Special Olympic moments inspire BYT performances

The Borders Youth Theatre at Galashiels Arts Centre rehearsing for some street performances to be held around the Borders.
The Borders Youth Theatre at Galashiels Arts Centre rehearsing for some street performances to be held around the Borders.
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FROM Sir Steve Redgrave defying his diabetes to win a fifth gold medal, to sprinter Jesse Owens infuriating Adolf Hitler with his incredible four-gold haul at the 1936 Berlin Games, the Olympics are full of iconic moments that trascend their particular sports.

And Borders Youth Theatre are currently trying to relive a few of them in a series of outdoor performances across the region this week.

Rehearsals began on Saturday for the Street Olympiad shows involving around 30 budding actors aged 12 to 25.

And displaying a turn of pace Usain Bolt would be proud of, the cast had just four days of practice before performances began yesterday in Kelso, with further shows in Eyemouth today, Melrose tomorrow, Galashiels on Saturday and Peebles on Sunday.

BYT chair David Bisset told TheSouthern: “We are always trying new things for the youngsters to experience, which they would not get at a school or another drama company.

“This was an ideal opportunity with the Olympics just weeks away.

“BYT has been going for 23 years, yet we have noticed people saying to us at some of our shows recently ‘We have never heard of you’.

“Performing on the street is a great way of getting noticed and maybe some young people will want to join us after seeing our performances.”

Included in the BYT Olympic-inspired street showcase will be the story of Redgrave’s five gold medals at consecutive Games from 1984 to 2000, leading to the 50-year-old earning the title of Britain’s greatest ever Olympian.

His feat was all the more incredible after the rower was diagnosed with diabetes in 1997, three years before his final appearance at the Sydney Olympics.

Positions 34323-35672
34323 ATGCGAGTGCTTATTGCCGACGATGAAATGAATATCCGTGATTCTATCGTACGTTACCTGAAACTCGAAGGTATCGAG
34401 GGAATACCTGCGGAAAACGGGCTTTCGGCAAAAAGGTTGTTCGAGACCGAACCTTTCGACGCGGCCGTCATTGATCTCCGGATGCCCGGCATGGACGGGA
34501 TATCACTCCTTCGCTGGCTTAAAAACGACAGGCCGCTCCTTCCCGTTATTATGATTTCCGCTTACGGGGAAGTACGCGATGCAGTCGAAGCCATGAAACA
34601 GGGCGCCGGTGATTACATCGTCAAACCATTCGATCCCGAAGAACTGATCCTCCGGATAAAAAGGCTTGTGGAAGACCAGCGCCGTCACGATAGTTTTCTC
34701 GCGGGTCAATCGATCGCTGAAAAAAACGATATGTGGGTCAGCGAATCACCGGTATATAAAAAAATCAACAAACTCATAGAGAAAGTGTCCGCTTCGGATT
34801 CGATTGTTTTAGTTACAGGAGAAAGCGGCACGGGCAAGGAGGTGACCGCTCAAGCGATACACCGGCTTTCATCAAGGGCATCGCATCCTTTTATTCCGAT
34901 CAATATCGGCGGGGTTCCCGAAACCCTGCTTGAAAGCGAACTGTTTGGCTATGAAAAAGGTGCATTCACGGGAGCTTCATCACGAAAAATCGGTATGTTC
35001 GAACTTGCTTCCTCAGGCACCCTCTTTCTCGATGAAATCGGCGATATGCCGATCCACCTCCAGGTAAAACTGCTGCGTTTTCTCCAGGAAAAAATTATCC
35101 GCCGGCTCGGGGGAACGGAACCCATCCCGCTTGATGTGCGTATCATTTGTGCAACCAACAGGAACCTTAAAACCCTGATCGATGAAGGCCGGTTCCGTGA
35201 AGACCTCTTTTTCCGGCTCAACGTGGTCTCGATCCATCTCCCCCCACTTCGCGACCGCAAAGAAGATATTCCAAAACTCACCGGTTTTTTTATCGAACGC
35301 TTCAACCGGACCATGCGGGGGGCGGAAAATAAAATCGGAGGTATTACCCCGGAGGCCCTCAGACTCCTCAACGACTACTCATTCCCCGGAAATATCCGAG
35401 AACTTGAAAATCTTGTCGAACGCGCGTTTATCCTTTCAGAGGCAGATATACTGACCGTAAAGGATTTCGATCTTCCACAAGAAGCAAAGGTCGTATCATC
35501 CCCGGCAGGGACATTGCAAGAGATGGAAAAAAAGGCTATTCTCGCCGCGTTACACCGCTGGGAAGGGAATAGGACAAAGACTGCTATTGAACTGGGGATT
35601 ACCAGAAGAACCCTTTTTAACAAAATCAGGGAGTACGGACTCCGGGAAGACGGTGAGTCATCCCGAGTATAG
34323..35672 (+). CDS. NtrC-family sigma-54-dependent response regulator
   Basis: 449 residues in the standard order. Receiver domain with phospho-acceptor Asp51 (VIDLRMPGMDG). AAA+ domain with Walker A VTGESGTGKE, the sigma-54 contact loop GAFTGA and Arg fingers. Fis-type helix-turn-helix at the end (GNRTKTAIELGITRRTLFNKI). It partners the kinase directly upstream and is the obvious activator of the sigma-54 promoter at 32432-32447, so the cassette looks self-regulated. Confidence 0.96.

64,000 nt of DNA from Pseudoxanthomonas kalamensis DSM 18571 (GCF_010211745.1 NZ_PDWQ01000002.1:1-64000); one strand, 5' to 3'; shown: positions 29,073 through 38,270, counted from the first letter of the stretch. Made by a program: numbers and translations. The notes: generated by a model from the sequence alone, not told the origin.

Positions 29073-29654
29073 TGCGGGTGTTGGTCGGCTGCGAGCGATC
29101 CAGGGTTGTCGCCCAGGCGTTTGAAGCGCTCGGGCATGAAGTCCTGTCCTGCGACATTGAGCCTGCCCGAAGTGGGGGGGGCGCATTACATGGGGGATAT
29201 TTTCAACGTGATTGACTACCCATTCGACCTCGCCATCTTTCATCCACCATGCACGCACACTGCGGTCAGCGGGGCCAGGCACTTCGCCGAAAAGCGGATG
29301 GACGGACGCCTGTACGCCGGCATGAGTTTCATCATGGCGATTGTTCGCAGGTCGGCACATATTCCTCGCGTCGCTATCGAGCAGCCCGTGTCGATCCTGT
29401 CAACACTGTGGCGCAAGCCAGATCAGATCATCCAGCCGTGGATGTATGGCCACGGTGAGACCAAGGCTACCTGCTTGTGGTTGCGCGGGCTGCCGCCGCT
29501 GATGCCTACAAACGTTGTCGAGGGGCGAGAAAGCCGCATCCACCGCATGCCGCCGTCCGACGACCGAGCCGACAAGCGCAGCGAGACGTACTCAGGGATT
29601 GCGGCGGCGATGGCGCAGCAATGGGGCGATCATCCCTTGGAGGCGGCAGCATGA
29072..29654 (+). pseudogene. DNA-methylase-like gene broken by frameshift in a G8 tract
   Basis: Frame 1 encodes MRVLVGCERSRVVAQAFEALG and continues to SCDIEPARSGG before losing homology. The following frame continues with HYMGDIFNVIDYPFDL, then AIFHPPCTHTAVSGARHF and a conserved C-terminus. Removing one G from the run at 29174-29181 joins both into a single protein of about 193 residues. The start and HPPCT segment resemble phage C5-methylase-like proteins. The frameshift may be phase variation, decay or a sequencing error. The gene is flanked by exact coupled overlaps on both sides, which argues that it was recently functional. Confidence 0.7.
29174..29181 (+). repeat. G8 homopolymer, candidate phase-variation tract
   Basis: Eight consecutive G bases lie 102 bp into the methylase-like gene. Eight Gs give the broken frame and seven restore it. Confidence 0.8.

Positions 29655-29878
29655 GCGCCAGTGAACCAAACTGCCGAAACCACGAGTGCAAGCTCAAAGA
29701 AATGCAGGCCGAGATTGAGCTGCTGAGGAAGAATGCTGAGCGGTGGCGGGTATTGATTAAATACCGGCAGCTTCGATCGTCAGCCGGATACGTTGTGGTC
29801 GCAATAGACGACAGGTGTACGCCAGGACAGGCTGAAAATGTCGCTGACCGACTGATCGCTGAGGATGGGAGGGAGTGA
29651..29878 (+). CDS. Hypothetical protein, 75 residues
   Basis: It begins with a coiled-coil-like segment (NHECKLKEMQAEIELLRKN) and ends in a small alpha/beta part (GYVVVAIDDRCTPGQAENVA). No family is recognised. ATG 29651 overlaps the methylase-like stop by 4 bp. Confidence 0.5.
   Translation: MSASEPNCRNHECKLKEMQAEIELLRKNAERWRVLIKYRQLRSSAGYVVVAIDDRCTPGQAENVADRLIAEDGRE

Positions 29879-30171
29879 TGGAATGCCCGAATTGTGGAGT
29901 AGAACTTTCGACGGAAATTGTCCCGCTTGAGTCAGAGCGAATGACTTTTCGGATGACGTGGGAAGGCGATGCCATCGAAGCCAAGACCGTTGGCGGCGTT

And BYT’s actors have also learned about the incredible tale of Owens, a black American sprinter whose four medals in Nazi Germany damaged Hitler’s attempt to hi-jack the Games to promote his ideologies.

David told us: “We want to focus on events such as Jessie Owens’ golds at the Hitler Olympics. We want to remember Olympic events which were important beyond sport, and certainly Owens’ gold medal haul was one of those.

“It is not a case of learning your lines like a normal production, it will be physically challenging roles for the children.

“This is a very complicated project, not least because of the difficulty for young people of getting from town to town around the Borders.

“But we are grateful to local bus companies, Buskers, First Bus and Munro’s of Jedburgh, who are offering participants free bus travel during the project. These types of street performances are a very common sight abroad and I know the Entertainment in Melrose Square shows have proved very popular with tourists.”

The Great Moments of the Olympics performances also mark a return of BYT to a favourite venue.

David added: “Rehearsals have been held in Mac-Arts Centre, the former St Andrews Arts Centre in Bridge Street, Galashiels.

“It was the home of BYT for many years and the site of many happy memories for hundreds of Borders schoolchildren before it was closed by Scottish Borders Council a few years ago.”

Street Olympiad is held in Eyemouth from noon today, Melrose at 11am and 2pm tomorrow, Galashiels at 11am and 2pm on Saturday and Peebles on Sunday at noon.

Visit www.bordersyouththeatre.co.uk for more information